\If this is the case, then it may be a life-long treatment. But with small side effects, it could be a much easier life than today's complicated and uncomfortable anti-retrovirals.
Fark had a long thread on it and one, seemingly knowledgeable poster, stated that the problem with this is that the drug somehow blocks or inhibits white blood cell production. So, over time, a person's body would be unable to defend itself against common infections. Sorry, no link. Whether this is true or not I don't know but anyone expecting this to be a magic bullet might be disappointed.

There was another comment on the forum that went something like this, "all pharmaceutical drugs are toxic, with some beneficial side effects." I think this is very true and have to agree that prevention must be at the forefront of any anti disease program. To rely on drugs to save people is pretty risky.
 

QCassidy352

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Mar 20, 2003
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Ugg said:
Fark had a long thread on it and one, seemingly knowledgeable poster, stated that the problem with this is that the drug somehow blocks or inhibits white blood cell production. So, over time, a person's body would be unable to defend itself against common infections. Sorry, no link. Whether this is true or not I don't know but anyone expecting this to be a magic bullet might be disappointed.

There was another comment on the forum that went something like this, "all pharmaceutical drugs are toxic, with some beneficial side effects." I think this is very true and have to agree that prevention must be at the forefront of any anti disease program. To rely on drugs to save people is pretty risky.
If the drug prevents the creation of new white blood cells, resulting in an inability to protect onself against infection, then the end result would be much the same as actually having AIDS. Not good. :eek:

As for "all drugs being toxic..." I'm not sure where you get that. It's quite a bold claim. I do agree that prevention needs to be the primary line of defense in stopping AIDS or any other epidemic, but with the way the fight against AIDS is going right now, an effective solution at any stage of development would be very welcome.
 

topicolo

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Jun 4, 2002
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idea_hamster said:
I think this is, in fact, different. As this NIH page details, reverse transcriptase and protease inhibitors both operate to stem HIV replication after it is in the cell, whereas fusion inhibitors stop the original entry and work on the HIV virus, not the human cells (a likely reason for low side effects).
Either way, all of the currently available drugs reduce the efficacy of HIV by disrupting its life cycle. Whether it is to inhibit its entry into cells, inhibit its conversion of its RNA to DNA, or inhibit its ability to produce its protein coat, the end result is the same--the viral product is not able to penetrate into healthy cells.

idea_hamster said:
I think that it might be necessary to block all the HIV viral bodies until they are expelled from the body and to continue taking it until all previously infected cells had released their HIV stores, but probably not for life.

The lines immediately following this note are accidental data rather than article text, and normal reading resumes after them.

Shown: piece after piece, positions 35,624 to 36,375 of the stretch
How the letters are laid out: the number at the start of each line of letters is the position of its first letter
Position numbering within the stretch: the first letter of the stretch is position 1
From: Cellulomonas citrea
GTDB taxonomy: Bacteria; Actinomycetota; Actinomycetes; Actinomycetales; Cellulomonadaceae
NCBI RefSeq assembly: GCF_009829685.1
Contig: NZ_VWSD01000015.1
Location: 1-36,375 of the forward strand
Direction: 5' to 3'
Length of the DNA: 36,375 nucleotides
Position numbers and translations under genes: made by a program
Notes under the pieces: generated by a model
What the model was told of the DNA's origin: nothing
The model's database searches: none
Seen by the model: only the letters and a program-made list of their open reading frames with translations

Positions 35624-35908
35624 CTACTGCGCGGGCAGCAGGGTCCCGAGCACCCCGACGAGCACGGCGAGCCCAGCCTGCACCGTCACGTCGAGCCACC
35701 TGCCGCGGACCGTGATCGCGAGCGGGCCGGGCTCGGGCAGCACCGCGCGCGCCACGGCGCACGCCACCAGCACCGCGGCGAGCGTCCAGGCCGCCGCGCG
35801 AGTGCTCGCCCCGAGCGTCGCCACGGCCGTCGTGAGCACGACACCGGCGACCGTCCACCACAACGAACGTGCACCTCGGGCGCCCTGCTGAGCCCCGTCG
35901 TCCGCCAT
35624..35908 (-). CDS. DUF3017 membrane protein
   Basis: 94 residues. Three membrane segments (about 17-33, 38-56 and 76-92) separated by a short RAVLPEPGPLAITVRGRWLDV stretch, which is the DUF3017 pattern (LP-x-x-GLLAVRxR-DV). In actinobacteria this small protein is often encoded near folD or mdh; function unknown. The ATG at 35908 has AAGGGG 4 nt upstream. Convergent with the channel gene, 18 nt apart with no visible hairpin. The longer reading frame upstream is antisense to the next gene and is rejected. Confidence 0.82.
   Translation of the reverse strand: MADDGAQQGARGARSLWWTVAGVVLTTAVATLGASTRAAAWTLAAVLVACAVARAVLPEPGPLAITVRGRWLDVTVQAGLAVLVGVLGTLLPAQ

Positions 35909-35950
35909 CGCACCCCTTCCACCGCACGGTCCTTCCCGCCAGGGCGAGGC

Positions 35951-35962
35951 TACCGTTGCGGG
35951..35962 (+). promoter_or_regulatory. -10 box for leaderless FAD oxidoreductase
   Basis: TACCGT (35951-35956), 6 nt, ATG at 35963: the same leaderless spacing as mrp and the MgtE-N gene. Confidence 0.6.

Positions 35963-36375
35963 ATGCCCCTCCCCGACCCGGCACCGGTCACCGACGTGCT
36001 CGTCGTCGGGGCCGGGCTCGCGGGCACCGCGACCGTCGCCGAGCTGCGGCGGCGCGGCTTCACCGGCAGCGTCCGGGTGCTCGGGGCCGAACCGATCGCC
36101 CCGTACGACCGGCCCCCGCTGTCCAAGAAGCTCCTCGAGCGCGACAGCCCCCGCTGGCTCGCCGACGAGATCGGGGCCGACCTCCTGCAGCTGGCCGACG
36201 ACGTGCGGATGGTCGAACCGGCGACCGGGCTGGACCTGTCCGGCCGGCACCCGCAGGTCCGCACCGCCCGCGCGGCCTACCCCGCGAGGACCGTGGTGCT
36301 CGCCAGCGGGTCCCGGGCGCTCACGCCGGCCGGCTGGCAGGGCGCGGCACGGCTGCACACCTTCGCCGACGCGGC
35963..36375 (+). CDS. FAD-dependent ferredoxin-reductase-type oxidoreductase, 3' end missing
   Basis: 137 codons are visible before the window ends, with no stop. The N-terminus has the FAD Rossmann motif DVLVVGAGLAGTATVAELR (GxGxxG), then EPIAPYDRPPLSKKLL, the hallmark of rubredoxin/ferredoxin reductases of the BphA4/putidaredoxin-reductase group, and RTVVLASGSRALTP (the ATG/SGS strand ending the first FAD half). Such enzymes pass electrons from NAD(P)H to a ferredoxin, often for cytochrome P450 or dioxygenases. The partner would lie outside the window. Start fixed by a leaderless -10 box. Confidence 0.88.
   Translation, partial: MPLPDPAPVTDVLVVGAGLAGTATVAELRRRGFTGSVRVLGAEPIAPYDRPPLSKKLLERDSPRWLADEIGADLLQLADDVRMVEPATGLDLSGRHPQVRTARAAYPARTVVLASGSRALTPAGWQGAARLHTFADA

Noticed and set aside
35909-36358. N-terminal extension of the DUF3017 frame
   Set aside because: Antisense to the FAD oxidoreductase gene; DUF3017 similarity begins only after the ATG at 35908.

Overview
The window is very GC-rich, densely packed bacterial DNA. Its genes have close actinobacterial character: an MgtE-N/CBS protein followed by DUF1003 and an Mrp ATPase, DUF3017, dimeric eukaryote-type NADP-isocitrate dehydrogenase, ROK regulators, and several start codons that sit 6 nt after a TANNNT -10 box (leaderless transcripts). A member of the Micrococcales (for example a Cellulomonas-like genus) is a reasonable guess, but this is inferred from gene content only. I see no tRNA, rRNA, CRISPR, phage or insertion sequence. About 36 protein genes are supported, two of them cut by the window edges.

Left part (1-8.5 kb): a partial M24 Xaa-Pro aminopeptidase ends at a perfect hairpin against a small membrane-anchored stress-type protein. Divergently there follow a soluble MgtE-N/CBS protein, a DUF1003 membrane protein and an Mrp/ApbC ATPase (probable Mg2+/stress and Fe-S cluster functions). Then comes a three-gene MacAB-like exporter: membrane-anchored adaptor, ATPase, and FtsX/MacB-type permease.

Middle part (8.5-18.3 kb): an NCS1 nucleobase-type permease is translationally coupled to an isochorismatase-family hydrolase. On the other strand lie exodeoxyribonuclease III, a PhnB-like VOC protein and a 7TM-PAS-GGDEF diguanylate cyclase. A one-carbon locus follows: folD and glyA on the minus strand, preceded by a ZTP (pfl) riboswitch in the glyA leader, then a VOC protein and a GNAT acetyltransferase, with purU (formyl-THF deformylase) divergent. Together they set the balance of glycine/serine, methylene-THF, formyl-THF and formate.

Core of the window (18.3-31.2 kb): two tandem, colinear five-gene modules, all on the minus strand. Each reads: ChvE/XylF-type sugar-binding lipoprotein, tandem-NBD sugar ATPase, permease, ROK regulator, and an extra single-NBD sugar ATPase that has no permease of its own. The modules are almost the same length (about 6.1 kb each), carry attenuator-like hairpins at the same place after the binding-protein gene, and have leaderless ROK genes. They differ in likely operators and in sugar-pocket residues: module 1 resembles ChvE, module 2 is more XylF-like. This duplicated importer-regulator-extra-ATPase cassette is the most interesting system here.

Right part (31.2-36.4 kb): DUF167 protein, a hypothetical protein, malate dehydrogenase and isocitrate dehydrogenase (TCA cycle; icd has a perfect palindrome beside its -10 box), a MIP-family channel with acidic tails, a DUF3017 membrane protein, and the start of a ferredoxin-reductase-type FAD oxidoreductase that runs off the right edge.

As I've said before, this could take decades, if not the life span of the individual. The most common diagnosis of HIV happens about a decade after actual infection because it goes unnoticed. The only symptom you'll have during that period is a slightly weaker immune system, easier bruising, and some other problems. It's because of this long, hard-to-notice incubation time that makes it so easy to pass the disease on to others.

idea_hamster said:
That's interesting. I had never heard of HIV's ability to lay dormant in the DNA of a cell. I always thought that once a virus entered a cell, it replicated until cell death. Although chicken pox/shingles is an example of a virus (herpes) laying dormant outside cells, on nerve endings.

If this is the case, then it may be a life-long treatment. But with small side effects, it could be a much easier life than today's complicated and uncomfortable anti-retrovirals.
Trust me. HIV is a lysogenic virus. The majority of all viruses are lysogenic viruses because this is the safest method of replication. If you copy your genetic info into a host cell's genome, you won't need to do any replication yourself because you can let the host cell do all the work for you. Then, due to some stimulation (such as a compromised immune system), the virus can again start replicating.

The main reason HIV has reverse transcriptase (for those reverse transcriptase inhibitors you pointed out) is to make sure the virus's RNA can be converted to DNA so that it can be inserted into the host cell. This is similar to what the herpes virus (the STD and the cold sore version) does too.

Here's something I found that might help you understand the difference between what you thought all viruses did (lytic cycles) and what most of them actually do (the lysogenic cycle) Lytic and Lysogenic viruses on Encarta
 

topicolo

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Jun 4, 2002
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Ottawa, ON
QCassidy352 said:
As for "all drugs being toxic..." I'm not sure where you get that. It's quite a bold claim. I do agree that prevention needs to be the primary line of defense in stopping AIDS or any other epidemic, but with the way the fight against AIDS is going right now, an effective solution at any stage of development would be very welcome.
Hell, EVERYTHING is toxic--it just matters how much you take of them. Even if you drink orange juice continuously for days you'll get a condition called acidosis.